Politicians often do funny stuff. In fact just the other day I was looking for a synonym for the word "politics." What did I come up with?
Goodness gracious, I love that word. I just don't often find an opportunity to use it.
Now when state Sen. Joe Zarelli decided not to run for re-election I wasn't thinking shenanigans. I was thinking "Oh, my."
But then as The Columbian slowly pieced the story together I was able to resurrect the word I'm growing to love.
You see after Joe decided not to run, he hatched a bit of plan. He would tell very few people that he wasn't running. What's the advantage of this? Well no Democrat in his right mind (sorry, Ralph Schmidt) would really think he had a chance against Republican Zarelli. So if Zarelli were to announce that he was out -- early -- more folks might jump in the race.
Joe did tell Republican Ann Rivers, who was up for re-election as a state representative. She then did not file for re-election to her seat and instead -- at the very last minute -- filed for Joe's seat.
This also helped the two Republicans who filed -- also at the last minute -- for Ann's suddenly open seat.
I asked Joe about all this. In fact this is the way I phrased the question:
"Don't you think you were gaming the system by doing it this way?"
Joe strongly disagreed. He said it was more accurate to say on the last day of filing -- when he finally decided not to run -- the thing got "a little political."
I would still call this shenanigans (I might be at my limit for using this word) because one definition of that word is maneuvering. And that's exactly what Joe and the Republican party did.
But the real issue is, how bad does one consider this maneuvering?
Truth is, the Democratic party was outmaneuvered by the Republicans.
Would I have used this tactic if I were running for office? No. But do I have some appreciation -- on a philosophical level -- for one political party outmaneuvering another?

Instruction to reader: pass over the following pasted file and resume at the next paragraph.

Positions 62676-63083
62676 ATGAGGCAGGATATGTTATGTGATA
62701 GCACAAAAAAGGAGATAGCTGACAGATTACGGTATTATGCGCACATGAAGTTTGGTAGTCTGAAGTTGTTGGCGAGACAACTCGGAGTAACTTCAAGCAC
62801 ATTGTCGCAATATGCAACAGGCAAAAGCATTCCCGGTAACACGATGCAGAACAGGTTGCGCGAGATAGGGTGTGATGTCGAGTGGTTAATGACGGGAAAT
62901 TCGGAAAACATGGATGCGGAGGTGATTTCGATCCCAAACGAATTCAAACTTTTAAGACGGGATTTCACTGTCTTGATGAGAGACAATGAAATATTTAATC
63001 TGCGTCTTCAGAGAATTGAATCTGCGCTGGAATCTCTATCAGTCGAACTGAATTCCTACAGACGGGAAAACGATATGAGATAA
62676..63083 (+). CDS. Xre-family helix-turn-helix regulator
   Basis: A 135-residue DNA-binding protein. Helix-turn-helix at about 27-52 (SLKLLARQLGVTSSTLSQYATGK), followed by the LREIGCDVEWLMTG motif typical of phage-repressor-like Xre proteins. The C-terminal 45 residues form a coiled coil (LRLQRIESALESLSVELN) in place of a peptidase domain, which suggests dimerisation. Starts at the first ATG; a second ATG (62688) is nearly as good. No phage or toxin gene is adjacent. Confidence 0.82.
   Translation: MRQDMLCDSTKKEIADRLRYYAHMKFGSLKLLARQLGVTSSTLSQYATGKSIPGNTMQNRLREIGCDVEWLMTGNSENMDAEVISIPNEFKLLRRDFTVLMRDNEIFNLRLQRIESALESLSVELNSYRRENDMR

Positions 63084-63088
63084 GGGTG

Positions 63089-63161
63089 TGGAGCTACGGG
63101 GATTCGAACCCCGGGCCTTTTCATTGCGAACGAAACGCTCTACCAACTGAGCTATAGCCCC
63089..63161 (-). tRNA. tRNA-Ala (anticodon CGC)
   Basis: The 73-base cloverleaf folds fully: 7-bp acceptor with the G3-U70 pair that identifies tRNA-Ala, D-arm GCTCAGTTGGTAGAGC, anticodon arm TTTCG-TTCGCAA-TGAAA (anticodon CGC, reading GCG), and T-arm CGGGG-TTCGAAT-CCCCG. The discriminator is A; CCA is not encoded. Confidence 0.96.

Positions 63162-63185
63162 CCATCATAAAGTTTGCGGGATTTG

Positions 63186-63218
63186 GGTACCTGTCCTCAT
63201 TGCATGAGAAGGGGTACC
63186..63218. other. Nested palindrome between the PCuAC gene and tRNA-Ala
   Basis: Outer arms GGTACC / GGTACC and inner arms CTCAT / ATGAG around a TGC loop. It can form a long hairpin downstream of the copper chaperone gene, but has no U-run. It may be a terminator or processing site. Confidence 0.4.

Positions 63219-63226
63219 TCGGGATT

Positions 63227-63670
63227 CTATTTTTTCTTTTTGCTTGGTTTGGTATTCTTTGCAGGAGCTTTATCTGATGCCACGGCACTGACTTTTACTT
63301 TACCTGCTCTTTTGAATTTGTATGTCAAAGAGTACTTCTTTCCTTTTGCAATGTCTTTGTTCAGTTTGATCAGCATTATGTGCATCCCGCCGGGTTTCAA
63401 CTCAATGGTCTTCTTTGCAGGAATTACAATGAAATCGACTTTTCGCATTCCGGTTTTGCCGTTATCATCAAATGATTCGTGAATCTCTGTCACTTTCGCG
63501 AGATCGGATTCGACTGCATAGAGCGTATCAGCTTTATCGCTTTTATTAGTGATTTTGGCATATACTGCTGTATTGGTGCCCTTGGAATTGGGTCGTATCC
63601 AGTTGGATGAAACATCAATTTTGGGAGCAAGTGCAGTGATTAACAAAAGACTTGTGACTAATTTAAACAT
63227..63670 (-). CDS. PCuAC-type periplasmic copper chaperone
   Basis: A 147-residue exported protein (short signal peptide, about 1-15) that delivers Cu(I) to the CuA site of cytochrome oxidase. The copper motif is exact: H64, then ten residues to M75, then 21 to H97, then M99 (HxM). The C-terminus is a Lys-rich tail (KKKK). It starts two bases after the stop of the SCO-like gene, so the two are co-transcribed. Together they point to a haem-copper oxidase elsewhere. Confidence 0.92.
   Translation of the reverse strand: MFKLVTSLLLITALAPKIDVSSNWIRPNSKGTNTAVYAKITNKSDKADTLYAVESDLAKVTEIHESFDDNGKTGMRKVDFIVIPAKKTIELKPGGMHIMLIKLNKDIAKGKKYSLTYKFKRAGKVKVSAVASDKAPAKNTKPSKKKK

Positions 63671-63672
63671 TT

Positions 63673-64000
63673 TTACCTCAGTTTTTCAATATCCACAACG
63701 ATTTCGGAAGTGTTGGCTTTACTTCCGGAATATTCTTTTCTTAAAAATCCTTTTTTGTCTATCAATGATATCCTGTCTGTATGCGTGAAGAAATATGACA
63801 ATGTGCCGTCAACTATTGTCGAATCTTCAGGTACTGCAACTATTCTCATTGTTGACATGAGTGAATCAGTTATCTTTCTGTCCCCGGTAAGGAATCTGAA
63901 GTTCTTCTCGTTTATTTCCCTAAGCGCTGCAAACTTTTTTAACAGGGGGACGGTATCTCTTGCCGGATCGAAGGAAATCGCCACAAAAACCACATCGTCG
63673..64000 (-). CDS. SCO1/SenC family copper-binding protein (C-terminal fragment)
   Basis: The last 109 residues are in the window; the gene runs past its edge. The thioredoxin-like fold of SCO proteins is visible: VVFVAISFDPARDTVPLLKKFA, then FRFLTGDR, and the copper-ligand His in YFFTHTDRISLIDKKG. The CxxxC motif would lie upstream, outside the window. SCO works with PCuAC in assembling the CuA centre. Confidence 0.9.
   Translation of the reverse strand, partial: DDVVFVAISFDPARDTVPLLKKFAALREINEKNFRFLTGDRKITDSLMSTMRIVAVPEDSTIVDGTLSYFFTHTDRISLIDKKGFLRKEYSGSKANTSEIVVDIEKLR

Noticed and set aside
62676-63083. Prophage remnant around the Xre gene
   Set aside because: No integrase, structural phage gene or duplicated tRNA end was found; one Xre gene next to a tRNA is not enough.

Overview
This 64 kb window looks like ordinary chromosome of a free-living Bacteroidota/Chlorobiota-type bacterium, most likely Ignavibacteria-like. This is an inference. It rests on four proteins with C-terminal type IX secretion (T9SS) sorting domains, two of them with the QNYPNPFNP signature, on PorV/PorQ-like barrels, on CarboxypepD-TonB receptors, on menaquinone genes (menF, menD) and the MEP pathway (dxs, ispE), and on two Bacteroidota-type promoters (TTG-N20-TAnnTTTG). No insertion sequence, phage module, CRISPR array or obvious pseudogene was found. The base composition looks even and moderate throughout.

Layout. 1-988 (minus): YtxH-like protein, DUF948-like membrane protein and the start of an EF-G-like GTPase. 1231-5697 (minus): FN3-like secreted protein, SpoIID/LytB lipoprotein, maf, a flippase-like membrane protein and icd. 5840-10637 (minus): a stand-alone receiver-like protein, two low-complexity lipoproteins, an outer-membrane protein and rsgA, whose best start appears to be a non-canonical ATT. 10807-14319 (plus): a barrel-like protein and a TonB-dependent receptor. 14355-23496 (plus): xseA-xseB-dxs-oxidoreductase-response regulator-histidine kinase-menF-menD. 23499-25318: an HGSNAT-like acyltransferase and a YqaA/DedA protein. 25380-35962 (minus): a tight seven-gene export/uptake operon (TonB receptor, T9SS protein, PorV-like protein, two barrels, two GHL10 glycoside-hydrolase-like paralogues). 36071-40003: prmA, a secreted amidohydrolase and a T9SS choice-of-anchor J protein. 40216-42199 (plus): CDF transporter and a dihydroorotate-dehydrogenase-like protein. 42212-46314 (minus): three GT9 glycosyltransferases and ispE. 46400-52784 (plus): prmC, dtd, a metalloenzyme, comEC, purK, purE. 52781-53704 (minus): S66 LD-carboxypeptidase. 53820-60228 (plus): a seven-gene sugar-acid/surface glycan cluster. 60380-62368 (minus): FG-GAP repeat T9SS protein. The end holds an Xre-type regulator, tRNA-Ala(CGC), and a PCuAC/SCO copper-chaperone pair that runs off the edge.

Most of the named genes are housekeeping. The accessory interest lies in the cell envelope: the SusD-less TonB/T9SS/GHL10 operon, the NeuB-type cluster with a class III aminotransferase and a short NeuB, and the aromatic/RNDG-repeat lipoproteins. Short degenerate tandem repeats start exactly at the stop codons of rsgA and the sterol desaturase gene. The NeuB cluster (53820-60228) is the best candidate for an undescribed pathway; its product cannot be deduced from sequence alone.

And in the end it should be a lesson learned. If there is any finger-pointing, frankly, it should be pointed at the Democrats for not paying attention. Don't assume anything. And you know what happens when you assume.
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So we've now established that politicians often use shenanigans as they go about their business. But are there different levels of shenanigans?
Well, yes, there are. My good friend, Vancouver Mayor Tim Leavitt, hates when I keep bringing this up, but that whole "I'm against tolls" pitch when he ran for mayor, which turned into "I'm in favor of tolls" after he was elected … that was shenanigans as well.
But on a scale of 1 to 10, I'd say Joe's shenanigans were a 3.5 and Leavitt's shenanigans were a 9.2.
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In the end politicians often do things that strike us common folk as annoying or bizarre. After being around these political types for a while I more often simply find them bemusing.
And, hey, let's build a "shenanigans scale." Help me on who should be on it, why and on a 1 to 10 rating (10 being super shenanigan) what score would you give to him/her/it?